View Article: PubMed Central - PubMed

Affiliation: Department of Diagnostic Radiology, Graduate School of Medicine, Tohoku University, 1-1 Seiryo-machi, Aoba-ku, Sendai, Japan, 980-8574, mugi@rad.med.tohoku.ac.jp.

AUTOMATICALLY GENERATED EXCERPT
Please rate it.

Dear Sir: We read with great interest the article entitled “Subcallosal artery stroke: infarction of the fornix and the genu of the corpus callosum... These included three cases following clipping of an unruptured ACoA aneurysm, one case following coiling of the same, and one case probably due to microangiopathy unrelated to aneurysmal surgery... We completely agree with the authors’ conclusion that despite its small size, the subcallosal artery is an important artery to monitor (to preserve) during surgical or endovascular treatment of ACoA aneurysms... The subjects fulfilled the criteria for amnesia based on formal neuropsychological examinations conducted in the chronic phase (a median time of 3 months after their surgery), when their amnesia was manifested... We found that all 10 patients had infarcts in the territory of the subcallosal artery, mostly bilaterally (nine of 10 patients)... We also agree with the authors’ conclusion that the column of fornix (FxCo), which constitutes a portion of the Papez neural circuit, is most strongly implicated in postoperative amnesia... Indeed, we found that the FxCo was involved in all patients, mostly bilaterally (nine of 10 patients), which mirrors the statistic of four of five patients in Meila et al... Therefore, postoperative amnesia is often called “basal forebrain” amnesia... Meila et al. did not find infarcts in regions of the basal forebrain other than the FxCo and the genu of the corpus callosum and consequently did not refer to the possible involvement of the cholinergic system... Thus, we suspect an association between damage to the cholinergic fibers within the pars libera of FxCo and amnesia, which we believe has not been previously mentioned... The second reason for considering the involvement of the cholinergic system in such amnesia is that small subcallosal artery infarctions might have been missed by the relatively thick-slice 2D MR imaging technique used not only in the study of Meila et al. but also in other case reports... Therefore, we believe that an infarct in the subcallosal artery, frequently represented as a sagittally elongated vascular distribution along the characteristic S-shaped course of the artery in our study, could have involved the region of the cholinergic nuclei, including the paraterminal gyrus (Fig.  1)... Thus, it is possible that small basal forebrain structures such as the cholinergic nuclei adjoining the FxCo might have been involved, but were missed or not clearly demonstrated, in the series that Meila et al. studied by 2D MR imaging.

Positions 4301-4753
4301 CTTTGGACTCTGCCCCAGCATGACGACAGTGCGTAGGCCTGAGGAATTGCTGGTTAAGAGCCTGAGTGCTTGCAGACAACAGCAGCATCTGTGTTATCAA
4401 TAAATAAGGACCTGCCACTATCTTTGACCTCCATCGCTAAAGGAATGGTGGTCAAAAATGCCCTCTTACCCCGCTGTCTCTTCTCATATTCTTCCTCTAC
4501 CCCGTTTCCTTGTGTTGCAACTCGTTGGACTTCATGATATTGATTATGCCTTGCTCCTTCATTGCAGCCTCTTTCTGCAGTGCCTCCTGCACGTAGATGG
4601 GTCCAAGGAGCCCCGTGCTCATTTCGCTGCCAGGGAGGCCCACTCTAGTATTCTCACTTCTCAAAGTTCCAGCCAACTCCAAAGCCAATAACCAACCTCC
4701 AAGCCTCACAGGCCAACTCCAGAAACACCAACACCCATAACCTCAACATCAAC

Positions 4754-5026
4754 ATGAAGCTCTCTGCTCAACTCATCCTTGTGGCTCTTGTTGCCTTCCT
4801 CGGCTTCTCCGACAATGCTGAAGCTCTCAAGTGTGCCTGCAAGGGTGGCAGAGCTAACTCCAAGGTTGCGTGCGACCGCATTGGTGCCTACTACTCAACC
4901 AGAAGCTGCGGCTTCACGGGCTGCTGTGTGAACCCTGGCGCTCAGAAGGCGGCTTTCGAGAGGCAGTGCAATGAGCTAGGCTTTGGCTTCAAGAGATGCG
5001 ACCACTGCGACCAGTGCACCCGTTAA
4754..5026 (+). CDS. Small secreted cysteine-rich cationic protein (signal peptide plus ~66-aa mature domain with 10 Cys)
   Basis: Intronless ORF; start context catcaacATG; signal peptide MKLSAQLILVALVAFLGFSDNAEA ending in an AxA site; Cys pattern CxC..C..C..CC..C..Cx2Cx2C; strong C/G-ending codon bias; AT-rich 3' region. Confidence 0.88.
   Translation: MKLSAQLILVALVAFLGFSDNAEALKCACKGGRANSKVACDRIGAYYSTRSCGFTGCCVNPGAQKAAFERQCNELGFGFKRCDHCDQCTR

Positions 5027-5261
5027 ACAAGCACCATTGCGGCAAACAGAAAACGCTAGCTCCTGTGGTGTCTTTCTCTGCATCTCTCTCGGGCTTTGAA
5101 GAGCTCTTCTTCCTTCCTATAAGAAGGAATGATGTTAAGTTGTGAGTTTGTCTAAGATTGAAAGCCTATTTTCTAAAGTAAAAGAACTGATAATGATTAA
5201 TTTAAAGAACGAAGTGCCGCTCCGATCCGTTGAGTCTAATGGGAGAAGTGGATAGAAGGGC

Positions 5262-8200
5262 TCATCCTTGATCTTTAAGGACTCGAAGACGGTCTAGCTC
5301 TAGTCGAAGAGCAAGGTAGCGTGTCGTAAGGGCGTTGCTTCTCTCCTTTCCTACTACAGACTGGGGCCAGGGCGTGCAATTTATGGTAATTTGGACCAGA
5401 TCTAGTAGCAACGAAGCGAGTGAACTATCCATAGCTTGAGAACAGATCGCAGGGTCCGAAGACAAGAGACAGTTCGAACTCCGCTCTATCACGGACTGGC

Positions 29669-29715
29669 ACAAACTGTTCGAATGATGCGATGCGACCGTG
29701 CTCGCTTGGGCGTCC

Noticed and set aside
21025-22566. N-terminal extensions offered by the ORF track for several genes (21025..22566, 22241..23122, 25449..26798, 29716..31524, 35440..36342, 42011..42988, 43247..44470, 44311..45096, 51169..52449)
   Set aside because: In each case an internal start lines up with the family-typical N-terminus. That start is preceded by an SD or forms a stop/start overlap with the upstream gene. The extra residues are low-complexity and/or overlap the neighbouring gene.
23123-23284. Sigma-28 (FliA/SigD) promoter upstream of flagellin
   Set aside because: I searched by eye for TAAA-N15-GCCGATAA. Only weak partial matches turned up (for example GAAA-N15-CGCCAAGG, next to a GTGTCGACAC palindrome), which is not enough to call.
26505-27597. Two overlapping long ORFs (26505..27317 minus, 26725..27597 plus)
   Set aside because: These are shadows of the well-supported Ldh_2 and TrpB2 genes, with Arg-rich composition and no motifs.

Show MeSH
Related in: MedlinePlus